With the fall of the Berlin wall the notion of different national business systems or, to put it in another term, the variety of capitalism, gained much attention in the field of political economy. Although discussions about different capitalist models, such as the "Model Deutschland"-discussion were well under way in the beginning of the 80s, the vanishing of the communist system as an alternative seems to have spurred the discussion tremendously. Up to now the core topic of this debate is the question whether the different national systems are converging into a single model (no matter whether this model already exists or is still emerging as a kind of "third" model) or whether the models more or less stay as diverse as they are (or even get more diverse). One point frequently mentioned to prove either convergence or divergence of national business systems is the role played by multinational corporations (MNCs), i.e. companies that are by definition located in more than just one national business system. Two main issues are discussed here: first what is the impact of cross-border transfer of production models on the business systems of host countries and second what impact does the specific bargaining power of potentially mobile MNCs has on the development of the business system of the home country. Looking at the transfer of production models by German MNCs to Hungary via foreign direct investment (FDI), this paper is more strongly related to the first issue. Following some introductory remarks on different theoretical approaches to corporate internationalisation, the paper first tries to develop an appropriate theoretical framework to deal with the international transfer of production models inside MNCs. The next section will then raise the question, whether there is a unified and stable German Model to be transferred. Finally, the paper takes a first (preliminary) empirical look at what German investors transfer when going to Hungary, how these transfer processes occur and what strategic role the Hungarian subsidiaries play.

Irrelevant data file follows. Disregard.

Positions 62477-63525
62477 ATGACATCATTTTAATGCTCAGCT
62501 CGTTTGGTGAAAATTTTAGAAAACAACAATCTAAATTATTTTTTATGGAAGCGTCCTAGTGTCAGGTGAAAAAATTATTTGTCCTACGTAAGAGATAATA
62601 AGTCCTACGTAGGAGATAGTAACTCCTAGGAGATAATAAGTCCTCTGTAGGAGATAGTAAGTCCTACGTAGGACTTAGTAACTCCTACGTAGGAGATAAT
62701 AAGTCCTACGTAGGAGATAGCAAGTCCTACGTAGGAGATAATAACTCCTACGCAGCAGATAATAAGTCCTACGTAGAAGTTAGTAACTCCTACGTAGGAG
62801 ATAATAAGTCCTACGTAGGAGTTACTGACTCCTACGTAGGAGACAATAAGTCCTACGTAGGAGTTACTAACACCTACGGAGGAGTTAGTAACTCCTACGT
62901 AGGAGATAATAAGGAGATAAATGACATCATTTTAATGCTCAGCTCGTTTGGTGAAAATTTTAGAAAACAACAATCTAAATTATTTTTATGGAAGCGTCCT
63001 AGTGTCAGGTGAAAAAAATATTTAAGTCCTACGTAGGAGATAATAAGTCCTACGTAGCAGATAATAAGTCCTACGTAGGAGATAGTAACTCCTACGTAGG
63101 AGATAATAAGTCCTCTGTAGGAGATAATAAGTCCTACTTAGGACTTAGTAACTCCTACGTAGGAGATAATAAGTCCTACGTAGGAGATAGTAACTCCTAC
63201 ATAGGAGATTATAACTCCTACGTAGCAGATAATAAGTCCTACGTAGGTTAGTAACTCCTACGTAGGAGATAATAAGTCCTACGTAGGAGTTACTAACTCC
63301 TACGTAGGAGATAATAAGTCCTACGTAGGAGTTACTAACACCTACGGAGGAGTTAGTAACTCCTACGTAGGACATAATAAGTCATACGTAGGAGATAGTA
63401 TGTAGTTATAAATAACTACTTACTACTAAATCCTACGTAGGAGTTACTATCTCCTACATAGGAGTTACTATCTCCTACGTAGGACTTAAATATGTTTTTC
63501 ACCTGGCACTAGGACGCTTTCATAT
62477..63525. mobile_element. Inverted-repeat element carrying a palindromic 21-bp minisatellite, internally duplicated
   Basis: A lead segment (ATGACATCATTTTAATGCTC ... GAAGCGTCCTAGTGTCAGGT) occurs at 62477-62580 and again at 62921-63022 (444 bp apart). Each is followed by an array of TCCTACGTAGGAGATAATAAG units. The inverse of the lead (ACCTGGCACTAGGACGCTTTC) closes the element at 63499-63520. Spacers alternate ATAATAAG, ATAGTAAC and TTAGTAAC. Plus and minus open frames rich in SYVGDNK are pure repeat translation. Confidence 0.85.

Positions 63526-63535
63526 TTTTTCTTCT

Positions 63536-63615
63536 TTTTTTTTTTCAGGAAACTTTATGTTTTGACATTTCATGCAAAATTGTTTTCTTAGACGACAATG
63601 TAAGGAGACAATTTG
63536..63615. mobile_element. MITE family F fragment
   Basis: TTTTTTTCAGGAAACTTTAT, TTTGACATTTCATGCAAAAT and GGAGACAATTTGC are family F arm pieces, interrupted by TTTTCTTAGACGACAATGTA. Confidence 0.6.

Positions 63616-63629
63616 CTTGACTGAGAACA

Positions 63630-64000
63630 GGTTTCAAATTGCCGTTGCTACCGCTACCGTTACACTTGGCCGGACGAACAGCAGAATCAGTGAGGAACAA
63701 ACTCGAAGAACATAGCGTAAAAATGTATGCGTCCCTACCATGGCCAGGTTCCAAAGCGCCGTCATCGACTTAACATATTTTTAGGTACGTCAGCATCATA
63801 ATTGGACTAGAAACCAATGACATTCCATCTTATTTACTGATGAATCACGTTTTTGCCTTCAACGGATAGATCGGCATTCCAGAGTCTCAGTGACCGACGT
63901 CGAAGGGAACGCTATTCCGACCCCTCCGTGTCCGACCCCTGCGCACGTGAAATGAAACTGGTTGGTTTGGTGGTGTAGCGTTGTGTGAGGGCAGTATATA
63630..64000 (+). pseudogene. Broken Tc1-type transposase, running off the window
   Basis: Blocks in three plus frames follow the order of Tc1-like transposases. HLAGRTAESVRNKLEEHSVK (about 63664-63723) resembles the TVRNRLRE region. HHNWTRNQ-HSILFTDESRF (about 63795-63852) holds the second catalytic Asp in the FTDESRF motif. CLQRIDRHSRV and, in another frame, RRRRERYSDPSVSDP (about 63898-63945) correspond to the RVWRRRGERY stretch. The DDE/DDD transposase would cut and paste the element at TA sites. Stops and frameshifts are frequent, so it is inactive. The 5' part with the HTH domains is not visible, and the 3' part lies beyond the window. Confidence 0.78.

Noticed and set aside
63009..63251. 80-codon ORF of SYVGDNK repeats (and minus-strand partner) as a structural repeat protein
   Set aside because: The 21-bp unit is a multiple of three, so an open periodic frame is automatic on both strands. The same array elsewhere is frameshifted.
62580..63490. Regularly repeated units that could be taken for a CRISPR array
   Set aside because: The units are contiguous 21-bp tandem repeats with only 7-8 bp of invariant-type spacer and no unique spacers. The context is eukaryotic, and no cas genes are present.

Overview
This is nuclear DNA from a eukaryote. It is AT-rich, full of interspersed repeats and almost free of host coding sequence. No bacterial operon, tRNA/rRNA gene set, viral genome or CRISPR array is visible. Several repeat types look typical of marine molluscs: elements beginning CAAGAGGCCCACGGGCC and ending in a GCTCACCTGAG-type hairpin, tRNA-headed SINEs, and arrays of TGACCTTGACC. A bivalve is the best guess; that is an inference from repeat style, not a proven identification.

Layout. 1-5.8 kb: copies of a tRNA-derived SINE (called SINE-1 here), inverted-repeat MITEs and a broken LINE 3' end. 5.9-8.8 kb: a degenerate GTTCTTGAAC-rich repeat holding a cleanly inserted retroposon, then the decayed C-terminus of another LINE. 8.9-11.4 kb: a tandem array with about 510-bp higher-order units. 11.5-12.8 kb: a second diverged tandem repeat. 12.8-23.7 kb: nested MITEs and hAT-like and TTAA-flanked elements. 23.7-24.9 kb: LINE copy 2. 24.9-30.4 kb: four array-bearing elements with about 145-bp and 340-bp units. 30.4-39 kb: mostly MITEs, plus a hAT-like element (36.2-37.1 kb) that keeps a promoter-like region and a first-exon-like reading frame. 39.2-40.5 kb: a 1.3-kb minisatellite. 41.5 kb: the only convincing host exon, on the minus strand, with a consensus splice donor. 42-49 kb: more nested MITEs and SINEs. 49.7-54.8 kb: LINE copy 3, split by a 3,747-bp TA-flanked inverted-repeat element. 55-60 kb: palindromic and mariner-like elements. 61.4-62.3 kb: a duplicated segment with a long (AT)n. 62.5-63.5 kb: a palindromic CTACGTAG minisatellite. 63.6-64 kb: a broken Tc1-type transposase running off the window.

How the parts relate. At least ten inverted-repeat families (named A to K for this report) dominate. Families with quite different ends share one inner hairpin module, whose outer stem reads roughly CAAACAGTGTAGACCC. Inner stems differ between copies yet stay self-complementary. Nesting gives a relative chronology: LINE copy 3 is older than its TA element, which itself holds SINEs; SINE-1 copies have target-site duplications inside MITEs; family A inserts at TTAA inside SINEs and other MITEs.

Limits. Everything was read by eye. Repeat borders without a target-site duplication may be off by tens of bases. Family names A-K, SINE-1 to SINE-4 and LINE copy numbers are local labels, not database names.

|Udgiver||Department of International Economics and Management, Copenhagen Business School|
|Status||Udgivet - jun. 2001|
|Navn||Working Paper / Department of International Economics and Management, Copenhagen Business School|
Paper presented at the Link Program Seminar Series
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